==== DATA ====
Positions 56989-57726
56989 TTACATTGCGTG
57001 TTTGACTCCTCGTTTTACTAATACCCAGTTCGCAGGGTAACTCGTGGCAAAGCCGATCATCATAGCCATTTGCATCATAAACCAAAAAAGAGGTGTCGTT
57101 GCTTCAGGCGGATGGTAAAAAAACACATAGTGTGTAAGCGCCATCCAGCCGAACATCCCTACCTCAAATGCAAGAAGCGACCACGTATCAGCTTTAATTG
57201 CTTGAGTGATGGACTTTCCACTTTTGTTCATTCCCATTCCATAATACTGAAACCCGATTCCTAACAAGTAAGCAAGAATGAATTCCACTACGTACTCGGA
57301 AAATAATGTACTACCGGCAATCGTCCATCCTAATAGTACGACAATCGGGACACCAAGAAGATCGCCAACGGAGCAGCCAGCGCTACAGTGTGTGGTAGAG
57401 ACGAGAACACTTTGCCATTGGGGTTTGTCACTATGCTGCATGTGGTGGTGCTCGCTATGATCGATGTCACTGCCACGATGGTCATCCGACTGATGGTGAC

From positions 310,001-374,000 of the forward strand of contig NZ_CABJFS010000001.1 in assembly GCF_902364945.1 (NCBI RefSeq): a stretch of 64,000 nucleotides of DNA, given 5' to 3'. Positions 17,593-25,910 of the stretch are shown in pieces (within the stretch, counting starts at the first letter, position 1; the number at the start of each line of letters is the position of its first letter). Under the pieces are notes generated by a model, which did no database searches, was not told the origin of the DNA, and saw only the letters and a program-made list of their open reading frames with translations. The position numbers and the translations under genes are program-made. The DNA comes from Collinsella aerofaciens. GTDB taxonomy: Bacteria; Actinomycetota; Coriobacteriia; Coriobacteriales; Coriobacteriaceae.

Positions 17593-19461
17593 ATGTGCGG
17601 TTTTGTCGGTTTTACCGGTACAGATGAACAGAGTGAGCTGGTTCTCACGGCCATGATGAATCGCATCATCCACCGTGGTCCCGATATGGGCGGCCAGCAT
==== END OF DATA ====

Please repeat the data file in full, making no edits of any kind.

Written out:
Positions 56989-57726
56989 TTACATTGCGTG
57001 TTTGACTCCTCGTTTTACTAATACCCAGTTCGCAGGGTAACTCGTGGCAAAGCCGATCATCATAGCCATTTGCATCATAAACCAAAAAAGAGGTGTCGTT
57101 GCTTCAGGCGGATGGTAAAAAAACACATAGTGTGTAAGCGCCATCCAGCCGAACATCCCTACCTCAAATGCAAGAAGCGACCACGTATCAGCTTTAATTG
57201 CTTGAGTGATGGACTTTCCACTTTTGTTCATTCCCATTCCATAATACTGAAACCCGATTCCTAACAAGTAAGCAAGAATGAATTCCACTACGTACTCGGA
57301 AAATAATGTACTACCGGCAATCGTCCATCCTAATAGTACGACAATCGGGACACCAAGAAGATCGCCAACGGAGCAGCCAGCGCTACAGTGTGTGGTAGAG
57401 ACGAGAACACTTTGCCATTGGGGTTTGTCACTATGCTGCATGTGGTGGTGCTCGCTATGATCGATGTCACTGCCACGATGGTCATCCGACTGATGGTGAC

From positions 310,001-374,000 of the forward strand of contig NZ_CABJFS010000001.1 in assembly GCF_902364945.1 (NCBI RefSeq): a stretch of 64,000 nucleotides of DNA, given 5' to 3'. Positions 17,593-25,910 of the stretch are shown in pieces (within the stretch, counting starts at the first letter, position 1; the number at the start of each line of letters is the position of its first letter). Under the pieces are notes generated by a model, which did no database searches, was not told the origin of the DNA, and saw only the letters and a program-made list of their open reading frames with translations. The position numbers and the translations under genes are program-made. The DNA comes from Collinsella aerofaciens. GTDB taxonomy: Bacteria; Actinomycetota; Coriobacteriia; Coriobacteriales; Coriobacteriaceae.

Positions 17593-19461
17593 ATGTGCGG
17601 TTTTGTCGGTTTTACCGGTACAGATGAACAGAGTGAGCTGGTTCTCACGGCCATGATGAATCGCATCATCCACCGTGGTCCCGATATGGGCGGCCAGCAT